Title:Disintermediation and the Museum Web Experience: Database or Documentary? Which Way Should We Go?
Authors:Brad Johnson
Publication:MW2003: Museums and the Web 2003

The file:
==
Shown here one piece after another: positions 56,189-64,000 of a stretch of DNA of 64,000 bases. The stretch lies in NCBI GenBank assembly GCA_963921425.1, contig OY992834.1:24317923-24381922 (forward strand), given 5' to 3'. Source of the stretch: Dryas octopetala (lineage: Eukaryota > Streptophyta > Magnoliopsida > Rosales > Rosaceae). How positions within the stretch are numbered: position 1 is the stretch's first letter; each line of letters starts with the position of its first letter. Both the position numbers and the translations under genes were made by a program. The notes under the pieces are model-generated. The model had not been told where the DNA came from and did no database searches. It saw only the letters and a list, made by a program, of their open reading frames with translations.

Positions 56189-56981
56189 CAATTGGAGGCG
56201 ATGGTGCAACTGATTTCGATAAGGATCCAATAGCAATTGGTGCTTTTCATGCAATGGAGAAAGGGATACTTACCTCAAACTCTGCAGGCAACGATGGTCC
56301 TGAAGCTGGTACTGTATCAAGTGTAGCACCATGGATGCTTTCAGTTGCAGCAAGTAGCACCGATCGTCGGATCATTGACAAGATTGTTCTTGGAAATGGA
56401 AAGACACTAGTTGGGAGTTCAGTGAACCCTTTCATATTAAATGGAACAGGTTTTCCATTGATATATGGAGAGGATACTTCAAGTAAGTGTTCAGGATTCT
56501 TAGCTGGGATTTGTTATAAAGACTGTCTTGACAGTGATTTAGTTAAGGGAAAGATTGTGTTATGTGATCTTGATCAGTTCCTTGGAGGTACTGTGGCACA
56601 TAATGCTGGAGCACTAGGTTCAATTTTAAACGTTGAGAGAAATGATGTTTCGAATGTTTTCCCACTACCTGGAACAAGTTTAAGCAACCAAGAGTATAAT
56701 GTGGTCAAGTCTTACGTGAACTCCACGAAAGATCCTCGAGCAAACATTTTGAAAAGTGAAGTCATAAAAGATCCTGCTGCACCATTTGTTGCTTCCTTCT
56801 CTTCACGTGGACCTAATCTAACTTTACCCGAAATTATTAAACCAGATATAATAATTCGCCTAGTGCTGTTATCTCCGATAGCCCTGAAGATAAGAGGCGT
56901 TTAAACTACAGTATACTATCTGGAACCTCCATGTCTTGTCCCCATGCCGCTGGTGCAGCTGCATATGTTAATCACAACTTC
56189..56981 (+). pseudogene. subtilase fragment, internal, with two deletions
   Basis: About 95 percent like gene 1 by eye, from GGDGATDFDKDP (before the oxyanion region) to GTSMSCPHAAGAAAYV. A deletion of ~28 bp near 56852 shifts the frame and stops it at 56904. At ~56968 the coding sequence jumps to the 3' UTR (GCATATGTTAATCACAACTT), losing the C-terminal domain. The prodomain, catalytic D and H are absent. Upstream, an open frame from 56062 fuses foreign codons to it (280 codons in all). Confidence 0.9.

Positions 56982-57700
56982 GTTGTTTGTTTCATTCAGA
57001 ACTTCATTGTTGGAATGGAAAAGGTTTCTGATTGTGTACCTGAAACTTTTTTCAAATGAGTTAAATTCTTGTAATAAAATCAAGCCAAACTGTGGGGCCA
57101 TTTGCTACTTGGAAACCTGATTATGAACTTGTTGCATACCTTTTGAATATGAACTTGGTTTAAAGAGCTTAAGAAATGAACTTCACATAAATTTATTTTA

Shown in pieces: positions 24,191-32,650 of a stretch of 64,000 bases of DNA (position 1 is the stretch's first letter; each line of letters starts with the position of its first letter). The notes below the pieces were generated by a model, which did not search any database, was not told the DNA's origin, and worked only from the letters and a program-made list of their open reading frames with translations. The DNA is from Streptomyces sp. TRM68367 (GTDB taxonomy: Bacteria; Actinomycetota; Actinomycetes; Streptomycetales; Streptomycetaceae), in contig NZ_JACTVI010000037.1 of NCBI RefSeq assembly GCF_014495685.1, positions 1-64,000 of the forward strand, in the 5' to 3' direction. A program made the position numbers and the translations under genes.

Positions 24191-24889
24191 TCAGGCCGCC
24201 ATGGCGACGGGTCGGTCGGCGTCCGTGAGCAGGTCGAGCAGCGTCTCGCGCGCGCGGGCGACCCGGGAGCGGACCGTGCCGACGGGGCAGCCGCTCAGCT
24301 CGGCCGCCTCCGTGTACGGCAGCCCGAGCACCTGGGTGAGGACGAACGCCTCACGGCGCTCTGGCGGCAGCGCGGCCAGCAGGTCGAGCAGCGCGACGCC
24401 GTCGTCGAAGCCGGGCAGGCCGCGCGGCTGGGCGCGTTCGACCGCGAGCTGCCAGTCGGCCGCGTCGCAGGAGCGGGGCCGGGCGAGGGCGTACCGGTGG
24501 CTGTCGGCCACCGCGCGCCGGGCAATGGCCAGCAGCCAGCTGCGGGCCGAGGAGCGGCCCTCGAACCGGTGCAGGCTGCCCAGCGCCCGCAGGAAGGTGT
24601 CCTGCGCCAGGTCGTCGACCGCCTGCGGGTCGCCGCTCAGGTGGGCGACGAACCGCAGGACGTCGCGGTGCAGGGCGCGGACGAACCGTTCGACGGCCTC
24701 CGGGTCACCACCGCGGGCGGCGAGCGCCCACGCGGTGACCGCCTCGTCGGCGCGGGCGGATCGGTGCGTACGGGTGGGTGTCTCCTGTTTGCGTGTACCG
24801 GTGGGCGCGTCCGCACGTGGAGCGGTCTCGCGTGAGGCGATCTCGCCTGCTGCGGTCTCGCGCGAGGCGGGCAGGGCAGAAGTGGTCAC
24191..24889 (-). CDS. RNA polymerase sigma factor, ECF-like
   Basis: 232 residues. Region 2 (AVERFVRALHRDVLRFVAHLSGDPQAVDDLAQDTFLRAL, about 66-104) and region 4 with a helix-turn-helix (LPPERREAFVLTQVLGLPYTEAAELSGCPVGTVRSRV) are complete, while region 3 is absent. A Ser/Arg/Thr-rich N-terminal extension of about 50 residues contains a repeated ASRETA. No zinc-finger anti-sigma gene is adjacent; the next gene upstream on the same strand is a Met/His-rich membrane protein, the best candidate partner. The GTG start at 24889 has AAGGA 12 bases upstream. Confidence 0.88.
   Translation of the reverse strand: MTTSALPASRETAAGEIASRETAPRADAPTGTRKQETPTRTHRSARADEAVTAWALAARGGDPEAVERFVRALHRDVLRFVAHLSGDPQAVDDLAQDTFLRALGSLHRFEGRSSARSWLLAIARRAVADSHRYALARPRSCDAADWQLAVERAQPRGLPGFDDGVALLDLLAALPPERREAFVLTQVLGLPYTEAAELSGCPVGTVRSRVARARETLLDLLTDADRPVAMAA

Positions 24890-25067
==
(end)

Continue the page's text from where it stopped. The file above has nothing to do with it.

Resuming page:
The Web is a communication medium that caters to an individual's every desire. It empowers audiences to get exactly what they want, when they want, and how they want it. It provides a direct connection between buyers and sellers, between information consumers and providers-without traditional intermediaries like brokers, dealers, or agents. Now we help ourselves. Why should art and artifact be any different? Some Museum Web sites provide austere library-science-like access to information, while others have documentary film-like storytelling qualities. For some curators, the Web is an opportunity to get out of the way and give visitors free access to all that is hidden in their physical museum; for others, they see the multimedia possibilities as a way to enhance their controlled presentations and add on even more interpretive accessories. Some sites provide unmediated direct access to their entire collection, while others provide carefully curated presentations. What do users want? Is the Web a tool for audiences to go beyond the exhibit walls and explore, sort and search collections themselves, or is it an opportunity for richer, more immersive interpretive presentations? In this talk we will examine a variety of museum-related sites that explore each extreme and all in between-from database-driven sites to rich-media documentary-like approaches-and evaluate what components worked and what didn't. We will look at the relative costs associated with developing either direction, and by analyzing the traffic reports and user feedback from hybrid sites that incorporate each extreme we will explore which components were ultimately more popular, which proved easier to update or maintain, and which cultivated repeat traffic.